Rising rates of cancer of the stomach and esophagus (the muscular
tube connecting your throat to your stomach) have led to large-scale
studies over the last decade designed to identify risk
factors for these cancers. Some of this evidence suggests
that dietary factors may play a significant role in the development
of stomach/esophagus cancers.
The goal of a recent study appearing in the journal Cancer
Epidemiology, Biomarkers & Prevention was to determine
dietary patterns related to the development of four types
of stomach/esophagus cancer. Approximately 1,100 patients
with one of the four forms of cancer and almost 700 healthy
individuals completed a demographic and food-frequency questionnaire.
Higher intakes of cholesterol, animal protein and fat, and
vitamin B12 increased risk of all four forms of cancer. Taking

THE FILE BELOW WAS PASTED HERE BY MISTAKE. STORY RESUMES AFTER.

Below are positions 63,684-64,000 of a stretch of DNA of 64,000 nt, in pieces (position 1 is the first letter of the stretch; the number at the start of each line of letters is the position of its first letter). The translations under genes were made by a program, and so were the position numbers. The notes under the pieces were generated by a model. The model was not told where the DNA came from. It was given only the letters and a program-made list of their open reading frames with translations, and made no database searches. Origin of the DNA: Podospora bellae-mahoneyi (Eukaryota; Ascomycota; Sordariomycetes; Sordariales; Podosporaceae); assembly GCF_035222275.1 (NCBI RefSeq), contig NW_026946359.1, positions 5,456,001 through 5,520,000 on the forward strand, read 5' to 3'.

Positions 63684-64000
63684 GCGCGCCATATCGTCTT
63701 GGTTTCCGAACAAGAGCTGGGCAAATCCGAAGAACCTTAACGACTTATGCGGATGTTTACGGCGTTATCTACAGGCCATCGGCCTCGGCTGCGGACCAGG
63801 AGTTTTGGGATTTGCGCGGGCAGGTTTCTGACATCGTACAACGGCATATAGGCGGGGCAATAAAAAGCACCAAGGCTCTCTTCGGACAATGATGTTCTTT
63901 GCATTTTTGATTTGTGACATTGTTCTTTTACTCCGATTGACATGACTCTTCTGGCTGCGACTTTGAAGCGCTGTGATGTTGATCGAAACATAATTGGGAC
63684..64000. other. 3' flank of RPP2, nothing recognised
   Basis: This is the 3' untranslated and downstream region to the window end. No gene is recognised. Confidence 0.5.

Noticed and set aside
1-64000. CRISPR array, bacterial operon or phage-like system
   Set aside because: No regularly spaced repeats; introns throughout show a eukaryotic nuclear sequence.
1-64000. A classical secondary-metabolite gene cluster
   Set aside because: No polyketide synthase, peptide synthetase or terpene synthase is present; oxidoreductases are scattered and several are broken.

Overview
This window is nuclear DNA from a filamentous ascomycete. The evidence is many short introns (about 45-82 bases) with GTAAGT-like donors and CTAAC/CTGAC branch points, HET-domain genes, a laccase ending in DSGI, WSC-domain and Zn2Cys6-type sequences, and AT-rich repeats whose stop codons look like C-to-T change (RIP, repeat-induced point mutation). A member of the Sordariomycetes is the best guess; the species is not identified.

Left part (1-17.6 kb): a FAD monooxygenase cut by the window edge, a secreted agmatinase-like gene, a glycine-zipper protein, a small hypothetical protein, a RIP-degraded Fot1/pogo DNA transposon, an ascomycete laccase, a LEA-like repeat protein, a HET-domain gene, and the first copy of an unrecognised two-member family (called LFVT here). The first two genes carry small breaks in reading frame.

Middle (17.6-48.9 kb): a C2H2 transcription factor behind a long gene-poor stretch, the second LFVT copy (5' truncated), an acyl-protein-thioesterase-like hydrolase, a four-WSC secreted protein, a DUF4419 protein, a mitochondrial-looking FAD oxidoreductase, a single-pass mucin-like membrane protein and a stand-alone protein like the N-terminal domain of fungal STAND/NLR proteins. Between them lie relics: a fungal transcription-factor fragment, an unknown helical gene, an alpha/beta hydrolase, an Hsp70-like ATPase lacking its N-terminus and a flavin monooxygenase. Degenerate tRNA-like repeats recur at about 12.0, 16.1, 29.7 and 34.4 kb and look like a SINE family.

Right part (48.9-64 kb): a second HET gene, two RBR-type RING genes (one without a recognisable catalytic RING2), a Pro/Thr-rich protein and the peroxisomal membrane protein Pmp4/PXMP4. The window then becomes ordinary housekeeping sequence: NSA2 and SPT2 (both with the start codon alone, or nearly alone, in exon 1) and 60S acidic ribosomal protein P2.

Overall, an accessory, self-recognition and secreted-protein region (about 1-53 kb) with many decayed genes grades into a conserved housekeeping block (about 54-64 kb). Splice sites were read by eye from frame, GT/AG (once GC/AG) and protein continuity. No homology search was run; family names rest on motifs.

vitamin C supplements reduced the risk of cancer in the middle
and lower stomach by 40%. Taking vitamins A, B6, and folate,
as well as eating polyunsaturated fats, fiber, and carbohydrates,
significantly decreased the risk of the four forms of cancer.
Obesity was also strongly associated with these cancers.
To reduce your risk for cancers of the stomach and esophagus,
minimize the amount of fatty meats in your diet. Instead,
eat plant-based proteins, such as soy and other beans, and
plant-based fats, such as avocados, nuts, and olive oil. In
addition, eat plenty of fruits and vegetables to ensure adequate
amounts of fiber, carbohydrates, and vitamins in your diet.
Your doctor of chiropractic can help you come up with the
diet thatís right for you.
Mayne ST, Risch HA, Dubrow R, et al. Nutrient
intake and risk of subtypes of esophageal and gastric cancer.
Cancer Epidemiology, Biomarkers & Prevention 2001:10,